2.2. The Core Strategy may be regarded as "Part 1" of the Council's Local Plan, with the Development and Site Allocations (DaSA) Local Plan being "Part 2". It will have the same time horizon as the Core Strategy.

2.3. This Plan is expected to help achieve the Core Strategy's 'Vision' and 'Strategic Objectives' and to facilitate delivery of its development targets. Indeed, there is a legal requirement for it to conform generally with the Core Strategy – as there is for Neighbourhood Plans (which are discussed more in Chapter 5).

2.4. Hence, the preparation of this Plan (or Neighbourhood Plans) is not an opportunity to change those strategic policies. Rather, it is to carry them forward in the most appropriate way.

2.5. The Core Strategy's Vision is for the District to be recognised for its high quality of life and a strong emphasis on developing vibrant, safe, balanced and inclusive communities. Sustainable growth, including economic growth which encourages young people to stay in the area, and greater prosperity for all are seen as vital to this. There are supporting visions, objectives and strategies for Bexhill, Rye, Battle and the Rural Areas of Rother.

Development targets

2.6. The Core Strategy sets targets for the numbers of additional homes and business floorspace over the plan period. These targets balance the need for more homes, improving economic opportunities and social well-being with maintaining the special character and particular environmental qualities of the District that make it an attractive place to live.

2.7. The housing development target for the District as a whole is for at least 5,700 new homes to be built over the plan period. The majority, some 3,100, are expected to be at Bexhill, with 475-500 extra dwellings at Battle, 355-400 dwellings at Rye, at least 100 dwellings on the fringes of Hastings and 1,670 dwellings across villages. Of course, there have been a number of homes built since the Core Strategy was prepared (with an April 2013 base date), as well as new planning permissions granted. Chapter 12 presents an update of housing requirements for all towns and villages for which a need for further allocations is indicated in the Core Strategy.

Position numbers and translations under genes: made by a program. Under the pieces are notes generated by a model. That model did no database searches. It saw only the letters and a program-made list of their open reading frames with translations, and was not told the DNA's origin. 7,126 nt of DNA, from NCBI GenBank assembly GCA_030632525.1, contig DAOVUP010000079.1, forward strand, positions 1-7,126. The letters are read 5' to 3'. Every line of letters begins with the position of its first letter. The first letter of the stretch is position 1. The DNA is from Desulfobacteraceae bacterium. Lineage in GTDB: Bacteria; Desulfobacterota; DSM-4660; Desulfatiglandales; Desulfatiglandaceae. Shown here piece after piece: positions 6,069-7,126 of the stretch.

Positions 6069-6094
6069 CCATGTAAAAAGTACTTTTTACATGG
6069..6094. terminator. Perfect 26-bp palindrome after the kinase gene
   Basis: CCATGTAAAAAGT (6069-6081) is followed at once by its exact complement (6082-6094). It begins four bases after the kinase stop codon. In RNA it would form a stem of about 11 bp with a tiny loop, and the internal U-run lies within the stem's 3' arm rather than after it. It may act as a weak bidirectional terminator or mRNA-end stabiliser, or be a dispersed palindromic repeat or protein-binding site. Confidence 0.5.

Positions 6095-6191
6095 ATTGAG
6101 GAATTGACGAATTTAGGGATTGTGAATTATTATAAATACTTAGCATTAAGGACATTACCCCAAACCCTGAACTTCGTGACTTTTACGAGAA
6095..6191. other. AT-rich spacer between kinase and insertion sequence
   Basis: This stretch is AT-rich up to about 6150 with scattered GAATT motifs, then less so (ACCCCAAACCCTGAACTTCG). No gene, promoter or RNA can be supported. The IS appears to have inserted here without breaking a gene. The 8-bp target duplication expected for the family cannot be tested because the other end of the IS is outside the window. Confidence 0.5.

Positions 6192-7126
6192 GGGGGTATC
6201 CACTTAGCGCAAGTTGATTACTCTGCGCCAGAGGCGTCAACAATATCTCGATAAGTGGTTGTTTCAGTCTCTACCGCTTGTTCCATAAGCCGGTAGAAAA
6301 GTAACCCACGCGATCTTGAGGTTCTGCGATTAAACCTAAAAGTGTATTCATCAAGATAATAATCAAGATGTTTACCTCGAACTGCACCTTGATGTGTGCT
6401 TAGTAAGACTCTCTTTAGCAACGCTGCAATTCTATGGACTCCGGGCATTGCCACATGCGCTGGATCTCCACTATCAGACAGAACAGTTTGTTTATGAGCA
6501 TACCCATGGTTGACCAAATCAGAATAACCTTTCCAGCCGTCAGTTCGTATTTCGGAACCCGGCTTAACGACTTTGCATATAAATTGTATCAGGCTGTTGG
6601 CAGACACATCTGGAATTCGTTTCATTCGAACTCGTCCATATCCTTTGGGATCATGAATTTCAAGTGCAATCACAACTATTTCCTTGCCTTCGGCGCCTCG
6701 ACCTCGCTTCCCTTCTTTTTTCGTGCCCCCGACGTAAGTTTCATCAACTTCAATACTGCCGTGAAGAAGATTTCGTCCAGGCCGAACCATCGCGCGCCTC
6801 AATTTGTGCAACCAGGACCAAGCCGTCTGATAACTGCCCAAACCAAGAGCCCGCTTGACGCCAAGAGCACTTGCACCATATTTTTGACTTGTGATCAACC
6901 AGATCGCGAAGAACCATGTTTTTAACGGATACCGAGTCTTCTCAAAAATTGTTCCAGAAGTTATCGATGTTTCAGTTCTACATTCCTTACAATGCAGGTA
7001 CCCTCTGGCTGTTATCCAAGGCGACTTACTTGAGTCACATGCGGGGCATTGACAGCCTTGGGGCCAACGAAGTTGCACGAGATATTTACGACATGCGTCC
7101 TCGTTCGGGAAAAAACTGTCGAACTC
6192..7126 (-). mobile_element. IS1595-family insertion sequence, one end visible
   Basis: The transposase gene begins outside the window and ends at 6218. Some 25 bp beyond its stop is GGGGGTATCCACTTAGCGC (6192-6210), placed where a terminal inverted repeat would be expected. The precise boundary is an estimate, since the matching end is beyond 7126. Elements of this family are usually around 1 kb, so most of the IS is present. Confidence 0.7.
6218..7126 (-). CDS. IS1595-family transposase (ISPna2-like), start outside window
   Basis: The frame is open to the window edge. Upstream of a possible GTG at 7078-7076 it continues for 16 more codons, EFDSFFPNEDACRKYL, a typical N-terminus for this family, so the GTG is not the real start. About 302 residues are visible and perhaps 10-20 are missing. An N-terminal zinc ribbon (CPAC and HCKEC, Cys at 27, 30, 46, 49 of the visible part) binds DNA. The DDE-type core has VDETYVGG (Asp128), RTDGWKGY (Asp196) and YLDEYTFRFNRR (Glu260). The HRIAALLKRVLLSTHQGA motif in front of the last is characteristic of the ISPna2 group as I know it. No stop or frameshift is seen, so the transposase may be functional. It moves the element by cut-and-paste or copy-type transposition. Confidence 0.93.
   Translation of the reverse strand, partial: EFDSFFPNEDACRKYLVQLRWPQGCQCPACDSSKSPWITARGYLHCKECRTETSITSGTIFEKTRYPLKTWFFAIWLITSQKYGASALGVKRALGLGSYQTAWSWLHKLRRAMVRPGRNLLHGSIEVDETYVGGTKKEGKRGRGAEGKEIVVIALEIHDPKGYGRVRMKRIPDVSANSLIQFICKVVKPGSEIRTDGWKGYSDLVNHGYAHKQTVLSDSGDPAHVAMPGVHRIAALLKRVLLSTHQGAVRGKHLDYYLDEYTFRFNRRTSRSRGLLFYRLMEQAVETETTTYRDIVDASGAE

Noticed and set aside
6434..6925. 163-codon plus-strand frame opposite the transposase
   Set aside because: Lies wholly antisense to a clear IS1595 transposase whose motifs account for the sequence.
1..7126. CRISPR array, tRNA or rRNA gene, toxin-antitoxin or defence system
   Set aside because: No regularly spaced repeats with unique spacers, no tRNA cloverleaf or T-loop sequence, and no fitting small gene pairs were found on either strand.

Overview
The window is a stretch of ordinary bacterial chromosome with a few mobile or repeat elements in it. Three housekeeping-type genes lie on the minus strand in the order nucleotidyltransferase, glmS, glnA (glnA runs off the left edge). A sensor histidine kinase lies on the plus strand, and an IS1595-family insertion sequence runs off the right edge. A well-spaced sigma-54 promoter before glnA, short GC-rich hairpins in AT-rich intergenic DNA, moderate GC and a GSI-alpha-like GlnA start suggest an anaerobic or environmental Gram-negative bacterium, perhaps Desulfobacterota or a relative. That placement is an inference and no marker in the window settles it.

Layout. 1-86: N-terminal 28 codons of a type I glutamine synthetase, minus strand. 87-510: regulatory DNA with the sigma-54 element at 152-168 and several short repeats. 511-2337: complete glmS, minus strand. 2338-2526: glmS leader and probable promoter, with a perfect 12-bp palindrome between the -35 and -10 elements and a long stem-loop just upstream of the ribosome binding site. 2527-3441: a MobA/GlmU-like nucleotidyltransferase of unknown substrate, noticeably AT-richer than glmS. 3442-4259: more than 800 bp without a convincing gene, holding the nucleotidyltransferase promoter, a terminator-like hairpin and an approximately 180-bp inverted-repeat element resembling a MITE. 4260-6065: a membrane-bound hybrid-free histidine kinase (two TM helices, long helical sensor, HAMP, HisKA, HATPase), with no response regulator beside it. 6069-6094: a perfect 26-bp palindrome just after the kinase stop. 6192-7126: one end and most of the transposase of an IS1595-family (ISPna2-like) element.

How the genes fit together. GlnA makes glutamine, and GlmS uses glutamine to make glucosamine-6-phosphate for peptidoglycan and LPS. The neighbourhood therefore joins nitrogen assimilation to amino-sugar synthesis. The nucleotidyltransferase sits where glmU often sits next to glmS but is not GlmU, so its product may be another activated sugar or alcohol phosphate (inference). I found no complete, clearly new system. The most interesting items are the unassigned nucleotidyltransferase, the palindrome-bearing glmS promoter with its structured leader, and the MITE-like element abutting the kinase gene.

2.8. The Core Strategy also looks to provide for at least 100,000 square metres (sqm) of additional business floorspace over the plan period, with respective minimum requirements of 60,000sqm at Bexhill, 10,000sqm at Battle (including Marley Lane), 10,000-20,000sqm at Rye/Harbour Road, 3,000sqm in the Hastings fringes and 10,000sqm across the Rural Areas. Chapter 12 summarises the progress to date and outstanding quantitative and qualitative requirements.

'Core' development policies

2.9. In addition to its spatial strategies, the Core Strategy also sets out a number of overarching 'core', or strategic, policies that address key issues facing the District under the following themes:

  • Sustainable Resource Management
  • Communities
  • Local Housing Needs
  • Economy
  • Environment
  • Transport and Accessibility